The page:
Washing?? Why??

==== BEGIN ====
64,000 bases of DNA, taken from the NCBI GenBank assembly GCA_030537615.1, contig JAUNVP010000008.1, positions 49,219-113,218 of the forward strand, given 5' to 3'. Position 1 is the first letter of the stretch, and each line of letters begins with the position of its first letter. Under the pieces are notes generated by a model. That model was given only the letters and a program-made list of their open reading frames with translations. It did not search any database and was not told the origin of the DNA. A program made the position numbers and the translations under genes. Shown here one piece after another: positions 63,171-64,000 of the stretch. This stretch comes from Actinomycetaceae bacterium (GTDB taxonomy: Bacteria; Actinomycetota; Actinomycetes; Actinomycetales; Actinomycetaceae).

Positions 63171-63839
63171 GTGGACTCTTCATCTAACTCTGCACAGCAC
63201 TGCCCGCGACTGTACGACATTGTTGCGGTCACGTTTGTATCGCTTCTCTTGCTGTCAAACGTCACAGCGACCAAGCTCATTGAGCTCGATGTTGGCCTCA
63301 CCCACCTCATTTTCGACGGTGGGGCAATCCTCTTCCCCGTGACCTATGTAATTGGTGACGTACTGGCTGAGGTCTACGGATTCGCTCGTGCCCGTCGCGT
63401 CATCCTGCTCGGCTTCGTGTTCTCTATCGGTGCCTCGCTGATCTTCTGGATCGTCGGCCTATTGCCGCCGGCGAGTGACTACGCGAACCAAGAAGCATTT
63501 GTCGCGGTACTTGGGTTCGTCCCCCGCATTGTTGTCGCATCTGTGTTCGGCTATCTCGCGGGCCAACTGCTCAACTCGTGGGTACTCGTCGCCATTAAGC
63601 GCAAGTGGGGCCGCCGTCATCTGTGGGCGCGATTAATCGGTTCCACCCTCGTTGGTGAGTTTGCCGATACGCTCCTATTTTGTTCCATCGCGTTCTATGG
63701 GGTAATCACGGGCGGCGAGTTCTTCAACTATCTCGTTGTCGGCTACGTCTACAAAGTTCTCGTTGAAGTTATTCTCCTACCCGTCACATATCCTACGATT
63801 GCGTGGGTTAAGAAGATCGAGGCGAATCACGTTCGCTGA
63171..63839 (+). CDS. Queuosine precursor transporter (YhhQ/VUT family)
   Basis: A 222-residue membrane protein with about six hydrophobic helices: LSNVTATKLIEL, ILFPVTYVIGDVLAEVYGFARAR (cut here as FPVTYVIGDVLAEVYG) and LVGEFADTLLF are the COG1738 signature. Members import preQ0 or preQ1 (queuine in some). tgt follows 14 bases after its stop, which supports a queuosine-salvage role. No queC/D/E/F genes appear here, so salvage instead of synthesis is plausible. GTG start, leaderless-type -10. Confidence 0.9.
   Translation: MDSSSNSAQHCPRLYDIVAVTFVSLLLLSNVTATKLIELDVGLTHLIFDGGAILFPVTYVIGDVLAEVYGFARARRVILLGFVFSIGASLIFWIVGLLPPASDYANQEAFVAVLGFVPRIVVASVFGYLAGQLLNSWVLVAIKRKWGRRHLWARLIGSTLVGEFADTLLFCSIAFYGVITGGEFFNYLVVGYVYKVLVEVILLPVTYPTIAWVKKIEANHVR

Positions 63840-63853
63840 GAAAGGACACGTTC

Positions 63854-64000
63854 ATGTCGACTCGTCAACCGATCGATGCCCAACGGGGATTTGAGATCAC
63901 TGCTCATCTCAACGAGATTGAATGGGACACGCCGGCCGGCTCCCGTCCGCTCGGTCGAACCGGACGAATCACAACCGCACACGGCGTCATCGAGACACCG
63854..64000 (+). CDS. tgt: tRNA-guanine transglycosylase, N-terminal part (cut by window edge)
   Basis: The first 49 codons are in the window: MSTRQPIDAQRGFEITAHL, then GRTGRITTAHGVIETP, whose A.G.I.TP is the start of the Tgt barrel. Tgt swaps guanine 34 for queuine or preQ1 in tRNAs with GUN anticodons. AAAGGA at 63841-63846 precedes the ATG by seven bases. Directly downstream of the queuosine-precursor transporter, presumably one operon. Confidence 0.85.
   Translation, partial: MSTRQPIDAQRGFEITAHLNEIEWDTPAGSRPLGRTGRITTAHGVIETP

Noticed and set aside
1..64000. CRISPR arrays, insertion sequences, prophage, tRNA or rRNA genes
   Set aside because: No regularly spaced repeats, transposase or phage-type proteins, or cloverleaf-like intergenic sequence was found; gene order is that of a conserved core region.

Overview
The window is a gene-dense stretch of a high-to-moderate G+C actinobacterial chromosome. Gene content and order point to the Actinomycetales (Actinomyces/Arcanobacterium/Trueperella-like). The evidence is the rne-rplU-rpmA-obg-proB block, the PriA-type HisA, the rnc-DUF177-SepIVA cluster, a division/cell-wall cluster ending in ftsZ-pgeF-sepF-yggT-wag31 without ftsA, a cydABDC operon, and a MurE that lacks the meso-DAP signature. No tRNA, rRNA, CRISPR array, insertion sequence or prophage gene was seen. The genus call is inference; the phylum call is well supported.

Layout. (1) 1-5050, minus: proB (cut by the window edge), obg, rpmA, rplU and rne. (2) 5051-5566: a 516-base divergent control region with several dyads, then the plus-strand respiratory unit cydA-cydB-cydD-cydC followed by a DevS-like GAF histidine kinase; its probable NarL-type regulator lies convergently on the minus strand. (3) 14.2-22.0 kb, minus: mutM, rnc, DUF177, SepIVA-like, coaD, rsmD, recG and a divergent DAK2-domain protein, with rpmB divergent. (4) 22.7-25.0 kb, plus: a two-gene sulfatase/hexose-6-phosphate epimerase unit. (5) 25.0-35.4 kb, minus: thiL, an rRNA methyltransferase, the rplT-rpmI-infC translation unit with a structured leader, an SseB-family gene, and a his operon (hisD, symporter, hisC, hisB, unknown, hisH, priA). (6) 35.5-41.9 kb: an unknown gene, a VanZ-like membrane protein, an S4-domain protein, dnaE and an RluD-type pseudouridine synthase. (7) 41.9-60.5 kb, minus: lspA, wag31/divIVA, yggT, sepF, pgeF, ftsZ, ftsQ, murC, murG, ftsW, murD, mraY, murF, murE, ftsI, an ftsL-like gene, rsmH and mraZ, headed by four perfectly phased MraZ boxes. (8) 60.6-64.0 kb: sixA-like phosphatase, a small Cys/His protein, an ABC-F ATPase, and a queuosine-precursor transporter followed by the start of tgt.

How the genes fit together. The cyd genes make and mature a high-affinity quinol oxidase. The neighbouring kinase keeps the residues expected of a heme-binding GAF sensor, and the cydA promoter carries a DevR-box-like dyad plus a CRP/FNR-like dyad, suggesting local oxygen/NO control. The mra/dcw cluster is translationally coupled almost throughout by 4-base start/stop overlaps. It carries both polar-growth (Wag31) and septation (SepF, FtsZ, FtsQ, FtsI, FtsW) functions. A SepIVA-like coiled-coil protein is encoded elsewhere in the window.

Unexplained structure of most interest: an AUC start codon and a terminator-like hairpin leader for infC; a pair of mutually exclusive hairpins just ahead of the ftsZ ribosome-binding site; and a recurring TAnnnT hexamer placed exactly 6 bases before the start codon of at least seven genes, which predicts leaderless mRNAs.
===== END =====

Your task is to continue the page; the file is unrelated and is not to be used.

Grace, mercy and peace be to you, from God, our Father and from our Lord and Savior, Jesus Christ. Amen. The kitchen sink was piled high with STUFF. They were working on the other rooms in the house, but knew that the kitchen was the real problem. Sure they had to get the bedrooms settled so that they could sleep that night. Sure they had to organize the laundry room so that things could be set up there. Sure the bathroom needed toilet paper, for obvious reasons. The portable dishwasher would not be delivered for a couple of days. But they were putting off the stack of stuff that was piled high in the kitchen sink. Why wash it…it just keeps piling up? Eventually they would have to dig in and wash the dishes that had been used to feed the crew of people who helped them move. Yes the house was a wreck, but until all of these things were done it could not really be called a home. About half-way through all the work you remember the good advice that your mother once gave you, “Do the hard stuff first, otherwise you won’t have the energy to do it later.” Now you want to put off, AGAIN, washing all that STUFF. But you know that there will be no Dish-Washing Elf to get it done so you begin the process of washing the pots, pans, dishes, glasses, silverware, utensils, mixing bowls and everything else that was thrown into the sink. There is no telling what may be at the bottom of that pile. Rumor has it that someone even put a painbruch in there. But your mother is still talking in your ear. “Make sure you get everything clean. Wash the greasy items first and then change the water for the dishes. Use hot water, so the glasses can drip dry quickly.” It doesn’t take long to remember all those “rules” that you grew up with and to be thankful that they were, in fact, quite practical and accurate. The washing of all this stuff has almost taken on a ritualistic quality…there is good reason for all those rules and after you get over being irritated they start making a lot more sense. We have all kinds of rituals in our lives. Some of them are just personal things like, do you put your left or your right shoe on first? Do you squeeze the tube at the bottom or the top? Does the toilet paper go out front or behind? We are quite comfortable with most of these and some of those rules apply to church too. Most of us prefer one order of service over another and we all have hymns that we like. The lyricist did a great job on some hymns telling the message of God’s Word clearly and cleanly. I know many of you have a favorite translation of the Bible and there is virtually nothing that can move you from that preference. That too is part of our history and nature. These patterns of behavior give us a great deal of comfort because they are ‘normal’ to us. This is what had the Pharisees on our Gospel reading so torqued. They were all tied up in knots because the rules they had written were not being observed properly. The disciples were not washing before their meals. It sounds like they were dirty, but there was more to it than that. These cleanliness rules had become very strict and part of the religion. When you examine kosher eating and food habits they actually make a great deal of sense for hygiene, cleanliness and food safety. They did not have refrigerators and could not keep food for a long. We all remember when pork and certain foods were likely to make us sick, so those were prohibited. Washing your hands before eating and after using the bathroom only makes sense and is normal for us. God had laid out rules for His people that would keep them healthier than others. The problem was that they had turned God’s practical rules into religious rites and rituals. You may even know of Jewish people who have kosher kitchens that require total separation of meat and dairy products. Thus they have two sinks, two stoves, two refrigerators, two working spaces and two sets of plates and dishes to provide this total separation. This WORK becomes their religion, not worshipping God. God has called us to come to Him in worship. Then, rather than do something for Him, He makes us worthy of being here in His presence. He is the one who creates faith in us and then invites us to come and give Him what He already deserves – worship. But the greatest form of ritual washing is not found in our kitchen sinks or cleaning the road dirt off our cars. We are told that we are now washed clean…not by our activities, but by the Blood of the Lamb…Jesus. We, of course, know this as Holy Baptism. The word Baptism, does not appear in the OT, in any form. The word itself has grown out of the tradition of ritual washing, but it does not become baptism, until you read and hear about John the Baptizer. The baptism he performed was not for the traditions of men but for forgiveness. That is a lot different than working on a pile of dirty dishes. Sure our sinfulness keeps piling up just like more dishes. But unlike the dirty dishes, Jesus washes us in our Baptismal Waters once and done. Gone is Original Sin’s effect on our lives. Enter the HS to provide us with His gifts. Now we are members of our Lord’s church. Now we are clean enough to be welcome. Even our order of service has this reminder…right at the beginning, “The sign of the cross + may be made by all in remembrance of their Baptism.” The Hymn of the Day speaks to this too. It is a plea that we remember all those things that we learned and memorized in our Confirmation Class. We must understand that God is offering us a way to cope with the world around us. It is a lot more important than learning how to wash dishes…it is about doing made clean and sinless before God. It is about knowing that even “When we fall or go astray” God will forgive us and make us whole before Him. So here we are, God is giving us a chance to be washed clear. So, what…why bother? Do I need all this ritual and pomp and ceremony that takes place in the church? It seems like so much hooey. Luther asks a similar question. “What benefits does Baptism give? It works forgiveness of sins, rescues from death and the devil, and gives eternal salvation to all who believe this, as the words and promises of God declare.” OK, sounds nice but again…why bother? “Whoever believes and is baptized will be saved, but whoever does not believe will be condemned.” (Mark 16:16) Now that is important. So it is a lot more valuable than washing the things in my kitchen sink? True, but the next time you stick your hands into that dirty water take a moment to feel the water again. Feel the warm water surround your hands and imagine that this is the love of God surrounding you in your life. Feel the pieces of food coming off the dishes and know that your sins, those things you have done that hurt or anger God, are being separated from your life by water also. When you pull those clean plates out of the water you hear the answer to the fourth question in the Small Catechism. “It indicates that the Old Adam in us should by daily contrition and repentance be drowned and die with all sins and evil desires, and that a new man should daily emerge and arise to live before God in righteousness and purity forever.” Not bad for a lesson learned from dirty dishes. You may be surprised that by the time you are done thinking through all that is happening you also discover that your dishes are now clean and you remember your Baptism which has certainly has made you feel better. Now everything is clean. Thanks be to God. Amen.